HMS Queen Elizabeth dredging discovers human skull

More than 20,000 items ranging from a human skull to a German bomber engine have been dredged up from Portsmouth Harbour.

A total of 3.2 million cubic metres of sediment - the equivalent of 12,800 Olympic swimming pools - was removed to make way for the HMS Queen Elizabeth.

The dredging was carried out to deepen the harbour mouth to enable the aircraft carrier, and its sister ship the Prince of Wales, to reach the Portsmouth Naval Base.

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More than 20,000 items ranging from a human skull (pictured) to a German bomber have been dredged up from Portsmouth Harbour

The dredging work uncovered 36 rusting ship anchors (one is pictured)

More than 20,000 items ranging from a human skull (left) to ship anchors (right) have been dredged up from Portsmouth Harbour

WHAT WAS FOUND IN PORTSMOUTH HARBOUR? 

More than 20,000 items have been dredged up from Portsmouth Harbour.

The work uncovered eight cannons, an aircraft engine, 36 anchors and a human skull - which was passed to local police.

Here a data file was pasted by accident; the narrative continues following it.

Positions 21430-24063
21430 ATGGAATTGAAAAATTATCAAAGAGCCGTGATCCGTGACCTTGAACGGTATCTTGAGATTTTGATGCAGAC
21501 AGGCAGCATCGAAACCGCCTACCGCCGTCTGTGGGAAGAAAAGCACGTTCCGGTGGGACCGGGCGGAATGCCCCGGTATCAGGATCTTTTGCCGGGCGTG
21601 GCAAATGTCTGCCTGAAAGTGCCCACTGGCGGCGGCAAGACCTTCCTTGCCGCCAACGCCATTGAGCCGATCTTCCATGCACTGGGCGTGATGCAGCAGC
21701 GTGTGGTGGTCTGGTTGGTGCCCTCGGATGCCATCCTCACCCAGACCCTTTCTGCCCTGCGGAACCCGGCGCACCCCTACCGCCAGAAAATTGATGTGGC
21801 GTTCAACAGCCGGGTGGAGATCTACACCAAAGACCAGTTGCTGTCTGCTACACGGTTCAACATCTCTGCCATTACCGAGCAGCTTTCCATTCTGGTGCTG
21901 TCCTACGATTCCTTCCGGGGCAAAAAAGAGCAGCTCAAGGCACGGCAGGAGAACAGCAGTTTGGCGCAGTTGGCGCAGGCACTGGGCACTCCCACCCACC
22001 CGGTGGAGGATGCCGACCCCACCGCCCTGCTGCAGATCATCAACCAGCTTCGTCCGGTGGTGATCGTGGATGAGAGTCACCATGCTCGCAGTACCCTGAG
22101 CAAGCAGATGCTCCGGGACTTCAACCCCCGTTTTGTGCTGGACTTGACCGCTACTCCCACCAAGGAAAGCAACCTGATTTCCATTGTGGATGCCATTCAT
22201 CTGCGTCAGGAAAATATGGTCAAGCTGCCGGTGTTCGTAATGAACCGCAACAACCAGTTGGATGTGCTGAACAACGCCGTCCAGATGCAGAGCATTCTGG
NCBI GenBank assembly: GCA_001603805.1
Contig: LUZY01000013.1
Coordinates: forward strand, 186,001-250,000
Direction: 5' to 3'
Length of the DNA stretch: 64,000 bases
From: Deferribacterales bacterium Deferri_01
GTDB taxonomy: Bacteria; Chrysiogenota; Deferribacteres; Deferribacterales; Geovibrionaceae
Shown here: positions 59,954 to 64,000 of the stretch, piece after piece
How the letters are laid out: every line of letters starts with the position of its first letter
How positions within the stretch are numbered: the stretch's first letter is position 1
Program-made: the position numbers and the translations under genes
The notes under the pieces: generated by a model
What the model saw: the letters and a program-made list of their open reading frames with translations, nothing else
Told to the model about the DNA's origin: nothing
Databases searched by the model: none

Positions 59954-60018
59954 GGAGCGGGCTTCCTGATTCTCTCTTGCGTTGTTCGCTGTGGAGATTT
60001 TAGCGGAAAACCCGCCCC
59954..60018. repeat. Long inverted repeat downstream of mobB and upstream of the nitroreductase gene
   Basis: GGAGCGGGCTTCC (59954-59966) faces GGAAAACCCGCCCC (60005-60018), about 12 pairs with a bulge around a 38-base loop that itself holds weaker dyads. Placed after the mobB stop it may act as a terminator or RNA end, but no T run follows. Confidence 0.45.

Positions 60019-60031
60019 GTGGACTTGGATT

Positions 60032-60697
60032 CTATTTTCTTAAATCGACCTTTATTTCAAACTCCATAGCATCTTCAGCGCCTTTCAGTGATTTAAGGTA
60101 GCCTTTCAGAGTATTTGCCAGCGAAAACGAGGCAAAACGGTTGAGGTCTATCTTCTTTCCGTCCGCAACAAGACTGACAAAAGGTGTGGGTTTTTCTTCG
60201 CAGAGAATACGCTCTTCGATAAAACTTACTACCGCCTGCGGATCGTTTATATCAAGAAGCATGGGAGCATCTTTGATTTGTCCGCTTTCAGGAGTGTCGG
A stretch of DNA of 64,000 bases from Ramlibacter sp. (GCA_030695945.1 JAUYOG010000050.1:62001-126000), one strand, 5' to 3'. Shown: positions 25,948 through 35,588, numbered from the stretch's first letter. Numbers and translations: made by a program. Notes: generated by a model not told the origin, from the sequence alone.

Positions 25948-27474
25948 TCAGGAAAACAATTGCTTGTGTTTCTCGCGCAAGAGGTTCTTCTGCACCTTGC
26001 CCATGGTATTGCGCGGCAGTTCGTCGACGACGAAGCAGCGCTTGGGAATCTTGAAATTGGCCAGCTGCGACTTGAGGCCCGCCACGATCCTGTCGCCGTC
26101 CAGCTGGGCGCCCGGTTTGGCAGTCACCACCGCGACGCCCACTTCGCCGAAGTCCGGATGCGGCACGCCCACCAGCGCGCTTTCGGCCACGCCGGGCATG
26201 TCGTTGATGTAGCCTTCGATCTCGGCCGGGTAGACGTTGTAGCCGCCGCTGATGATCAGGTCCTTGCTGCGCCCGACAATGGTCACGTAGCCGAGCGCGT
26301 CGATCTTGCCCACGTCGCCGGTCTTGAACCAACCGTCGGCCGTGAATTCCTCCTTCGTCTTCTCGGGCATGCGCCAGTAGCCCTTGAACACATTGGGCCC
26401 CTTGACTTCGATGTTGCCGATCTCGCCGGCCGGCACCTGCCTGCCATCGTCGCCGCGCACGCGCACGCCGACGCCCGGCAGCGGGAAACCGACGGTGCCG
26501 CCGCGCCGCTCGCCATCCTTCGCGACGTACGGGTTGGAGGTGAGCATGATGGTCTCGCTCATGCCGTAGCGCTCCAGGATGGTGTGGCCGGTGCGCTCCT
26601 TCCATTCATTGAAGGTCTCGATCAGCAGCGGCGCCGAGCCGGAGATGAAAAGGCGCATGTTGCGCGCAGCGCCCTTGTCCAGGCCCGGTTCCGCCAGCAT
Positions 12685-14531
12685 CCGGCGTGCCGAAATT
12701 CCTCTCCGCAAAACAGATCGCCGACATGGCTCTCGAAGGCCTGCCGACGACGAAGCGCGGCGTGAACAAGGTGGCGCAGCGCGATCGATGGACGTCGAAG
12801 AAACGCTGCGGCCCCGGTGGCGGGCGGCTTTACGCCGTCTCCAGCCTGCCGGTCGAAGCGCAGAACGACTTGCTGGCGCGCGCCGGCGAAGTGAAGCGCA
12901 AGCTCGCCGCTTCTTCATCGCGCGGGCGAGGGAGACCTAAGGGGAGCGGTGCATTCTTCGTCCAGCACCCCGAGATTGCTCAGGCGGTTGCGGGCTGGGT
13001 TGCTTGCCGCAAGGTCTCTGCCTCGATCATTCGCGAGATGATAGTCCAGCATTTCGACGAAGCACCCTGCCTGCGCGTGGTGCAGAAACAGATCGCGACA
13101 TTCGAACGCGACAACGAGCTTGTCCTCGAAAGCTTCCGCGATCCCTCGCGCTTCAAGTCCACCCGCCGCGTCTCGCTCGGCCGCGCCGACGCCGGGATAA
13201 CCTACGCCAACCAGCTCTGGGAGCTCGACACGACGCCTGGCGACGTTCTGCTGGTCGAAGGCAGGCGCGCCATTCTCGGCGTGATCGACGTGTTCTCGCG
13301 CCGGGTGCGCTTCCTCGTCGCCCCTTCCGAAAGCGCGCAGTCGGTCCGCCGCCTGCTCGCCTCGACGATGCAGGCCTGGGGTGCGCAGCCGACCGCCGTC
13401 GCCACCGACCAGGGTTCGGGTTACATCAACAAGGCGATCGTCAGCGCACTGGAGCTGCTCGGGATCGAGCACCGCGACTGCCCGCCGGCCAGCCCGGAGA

Also dredged up was a British torpedo, a German sea mine and five large bombs, which had to be disposed of by the Royal Navy's Explosive Ordnance Disposal team.

The work uncovered eight cannons, an aircraft engine, 36 anchors and a human skull - which was passed to local police. 

Also dredged up were a British torpedo, a German sea mine and five large bombs which caused major disruption to the area while each was made safe by the Royal Navy's Explosive Ordnance Disposal team.  

Captain Iain Greenlees, head of infrastructure at Portsmouth Naval Base, said: 'The dredging was the culmination of 12 years' work monitoring the seabed environment around the harbour and unearthed a huge array of items, some of which may be historically significant, and underlines again Portsmouth's long maritime history.

A gold watch (left) and a German bomber engine were

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